Individuals who find themselves dealing with some type of skin irregularity and are questioning what exactly it might be are not alone. Most men and women deal with some type of skin problem at least once throughout their lives. Most, in fact, deal with a skin condition at least once a year. Figuring out what the skin condition is and seeking out the right treatment is important in staying as healthy as possible.
Get the details on the most common skin disorders and conditions now to paint a good picture of what individuals experience the most often. This will be of great benefit when it comes to diagnosing issues and treating them.
Cold sores typically appear on an individual's lip and can last well over a week, particularly when nothing is done to treat them. These unfortunate blisters are the result of the Epstein-Barr virus, which most individuals contract at some point in their body. Unfortunately, once infected, the virus never goes away, but simply enters periods of dormancy. Hormonal shifts and stress are two triggers for cold sores. As cold sores are quite contagious, it is important to avoid contact with others and to receive prompt treatment.
Individuals who have had chickenpox should not count out shingles as the possible diagnosis behind a rash. The shingles rash is usually painful, giving off a burning feeling, and will eventually blister into itchy bumps. Thankfully, shingles is relatively treatable and usually the condition disappears somewhere between one to two weeks. It is important to note, however, certain side effects often linger around for quite a bit longer, such as pain, numbness, or itching, especially when shingles is not treated promptly and efficiently.
Bumps on the skin that are lighter and more swollen-looking could be hives. They often occur as an allergic reaction to something, but may also be triggered by certain illnesses, such as strep throat. They can appear anywhere on the body and could last for days. Individuals concerned about hives should pay attention to what foods they consume, what medications they take, and other potential triggers (e.g. in their environment, such as pollen). Paying close attention can help them identify what the issue might be, which can subsequently assist doctors and the development of an effective method of treatment or management strategy.
This all too common disorder is a problem for many. Acne comes in a variety of shapes and sizes, and it could appear anywhere on an individual's body. Some have only minor issues with acne, only getting a zit every now and then, but individuals who seem to constantly battle with acne may wish to talk to their doctor or dermatologist about appropriate treatment methods. While pimples are common during an individual's teenage years due to puberty, and yes sometimes acne can be the result of too much oil on the skin, there are other issues related to acne individuals should be aware of. This includes cystic acne, which typically always requires medical intervention and is not simply fixed through skincare.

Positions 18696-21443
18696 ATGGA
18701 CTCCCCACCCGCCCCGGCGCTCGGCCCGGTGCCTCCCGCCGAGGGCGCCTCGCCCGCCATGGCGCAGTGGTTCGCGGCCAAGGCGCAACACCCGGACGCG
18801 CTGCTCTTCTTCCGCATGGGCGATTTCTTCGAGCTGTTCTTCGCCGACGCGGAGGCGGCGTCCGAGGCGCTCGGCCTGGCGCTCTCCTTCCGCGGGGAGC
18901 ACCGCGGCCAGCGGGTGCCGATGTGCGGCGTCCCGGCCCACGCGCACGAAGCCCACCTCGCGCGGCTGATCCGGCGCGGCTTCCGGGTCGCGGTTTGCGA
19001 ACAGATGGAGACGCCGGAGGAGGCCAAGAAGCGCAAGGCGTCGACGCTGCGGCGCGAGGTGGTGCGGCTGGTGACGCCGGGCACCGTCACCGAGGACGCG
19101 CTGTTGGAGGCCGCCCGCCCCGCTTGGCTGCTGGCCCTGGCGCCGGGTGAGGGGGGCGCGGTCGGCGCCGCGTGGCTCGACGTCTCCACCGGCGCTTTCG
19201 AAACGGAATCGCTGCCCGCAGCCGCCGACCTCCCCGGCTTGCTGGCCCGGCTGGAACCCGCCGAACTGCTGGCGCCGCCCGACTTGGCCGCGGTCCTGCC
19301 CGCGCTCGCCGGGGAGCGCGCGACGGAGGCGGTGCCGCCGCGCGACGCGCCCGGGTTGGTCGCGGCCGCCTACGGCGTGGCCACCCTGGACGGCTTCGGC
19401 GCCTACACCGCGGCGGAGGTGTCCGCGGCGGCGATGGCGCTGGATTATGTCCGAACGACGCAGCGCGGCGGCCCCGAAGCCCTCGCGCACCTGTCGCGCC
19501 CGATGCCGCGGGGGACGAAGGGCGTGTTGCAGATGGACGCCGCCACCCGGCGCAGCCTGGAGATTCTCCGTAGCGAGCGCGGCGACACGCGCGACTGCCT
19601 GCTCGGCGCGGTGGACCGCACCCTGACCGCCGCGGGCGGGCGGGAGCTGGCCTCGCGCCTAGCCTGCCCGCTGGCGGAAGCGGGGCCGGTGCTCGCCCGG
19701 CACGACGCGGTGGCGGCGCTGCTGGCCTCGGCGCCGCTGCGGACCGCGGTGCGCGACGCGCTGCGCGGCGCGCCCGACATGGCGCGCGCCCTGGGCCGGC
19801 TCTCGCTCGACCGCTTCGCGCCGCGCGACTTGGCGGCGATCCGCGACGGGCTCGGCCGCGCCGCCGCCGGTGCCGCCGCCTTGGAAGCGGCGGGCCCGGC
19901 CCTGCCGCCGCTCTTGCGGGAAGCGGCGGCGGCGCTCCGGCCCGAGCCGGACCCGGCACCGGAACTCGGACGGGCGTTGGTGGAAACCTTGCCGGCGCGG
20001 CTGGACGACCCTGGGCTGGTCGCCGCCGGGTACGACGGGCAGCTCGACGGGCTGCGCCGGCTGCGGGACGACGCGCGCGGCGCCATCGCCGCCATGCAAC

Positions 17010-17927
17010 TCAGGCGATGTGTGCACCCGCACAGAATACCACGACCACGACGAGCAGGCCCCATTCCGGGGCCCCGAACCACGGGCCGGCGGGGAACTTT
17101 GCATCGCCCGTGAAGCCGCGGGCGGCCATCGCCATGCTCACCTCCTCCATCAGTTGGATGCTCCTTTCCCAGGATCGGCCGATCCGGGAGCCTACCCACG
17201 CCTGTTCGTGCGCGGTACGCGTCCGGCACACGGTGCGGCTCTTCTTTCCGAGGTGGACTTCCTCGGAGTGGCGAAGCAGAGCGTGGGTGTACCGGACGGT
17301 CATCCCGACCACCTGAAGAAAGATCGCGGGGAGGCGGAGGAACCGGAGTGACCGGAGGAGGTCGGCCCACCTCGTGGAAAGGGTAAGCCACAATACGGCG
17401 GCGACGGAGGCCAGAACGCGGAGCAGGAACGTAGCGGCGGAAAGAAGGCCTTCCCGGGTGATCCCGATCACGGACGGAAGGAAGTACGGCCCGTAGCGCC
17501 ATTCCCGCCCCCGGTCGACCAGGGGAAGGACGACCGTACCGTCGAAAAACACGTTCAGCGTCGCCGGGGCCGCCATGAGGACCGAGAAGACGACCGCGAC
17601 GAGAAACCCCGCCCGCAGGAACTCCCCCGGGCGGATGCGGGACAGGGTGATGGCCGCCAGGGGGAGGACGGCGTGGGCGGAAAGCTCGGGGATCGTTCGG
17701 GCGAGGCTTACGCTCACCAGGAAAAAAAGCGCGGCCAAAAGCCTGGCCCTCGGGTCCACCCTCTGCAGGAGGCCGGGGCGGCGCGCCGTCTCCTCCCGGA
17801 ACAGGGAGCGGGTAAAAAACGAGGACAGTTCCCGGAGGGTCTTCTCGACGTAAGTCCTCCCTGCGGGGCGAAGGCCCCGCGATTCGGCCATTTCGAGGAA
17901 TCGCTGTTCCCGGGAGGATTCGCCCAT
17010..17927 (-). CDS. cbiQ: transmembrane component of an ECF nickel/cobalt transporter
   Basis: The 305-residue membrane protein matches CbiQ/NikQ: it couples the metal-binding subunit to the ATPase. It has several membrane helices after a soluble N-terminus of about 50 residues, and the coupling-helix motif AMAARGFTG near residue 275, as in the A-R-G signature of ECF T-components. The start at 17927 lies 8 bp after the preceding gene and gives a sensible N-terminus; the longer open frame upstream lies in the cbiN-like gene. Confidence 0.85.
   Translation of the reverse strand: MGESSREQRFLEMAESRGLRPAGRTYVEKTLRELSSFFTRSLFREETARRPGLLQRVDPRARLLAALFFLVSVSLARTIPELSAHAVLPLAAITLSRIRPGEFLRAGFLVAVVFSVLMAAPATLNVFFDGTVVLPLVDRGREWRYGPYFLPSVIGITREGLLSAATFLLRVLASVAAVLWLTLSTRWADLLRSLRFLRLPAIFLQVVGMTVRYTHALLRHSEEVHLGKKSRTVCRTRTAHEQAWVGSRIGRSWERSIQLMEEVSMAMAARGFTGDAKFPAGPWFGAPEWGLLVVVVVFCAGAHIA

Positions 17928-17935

Warts are skin growths caused by some strains of the human papillomavirus. While they can disappear on their own, this often takes months or even years. Additionally, warts are relatively contagious, so prompt treatment is crucial to avoid spreading the virus causing them to others. Thankfully, many warts are not painful, though they are unsightly. Individuals can get over-the-counter treatments for many warts, but they may also wish to visit a doctor for prescription treatment and options they are unable to perform themselves. In the meantime, individuals with warts should keep them dry and avoid picking at them to avoid infections or making them spread.
Psoriasis is caused by the cells multiplying much faster than they should. Individuals dealing with cases of psoriasis find themselves patches of red skin covered in white scales, typically on their knees, elbows, hands, or scalp. While this condition tends to come and go, and thus patients do get some reprieve, it can be uncomfortable, damaging to self-esteem, and quite difficult to treat. When psoriasis does go away, it often reappears after a stressful or traumatic life event. There are many forms of treatment, both natural and not. Psoriasis patients should consult a doctor to evaluate the best course of action.
Individuals who often find themselves dealing with dry and itchy skin, especially if it can progress to cracked and bleeding skin, along with a rash, they may be dealing with a common skin condition known as eczema. Thankfully, eczema is manageable, though the majority of individuals with severe cases do require special ointments or creams, or even medication to help their symptoms. Changes in climate, increased stress, or certain types of creams or soaps (particularly those with fragrance) can cause an outbreak of eczema to occur. Individuals concerned about eczema should seek out a doctor's advice for effective treatment.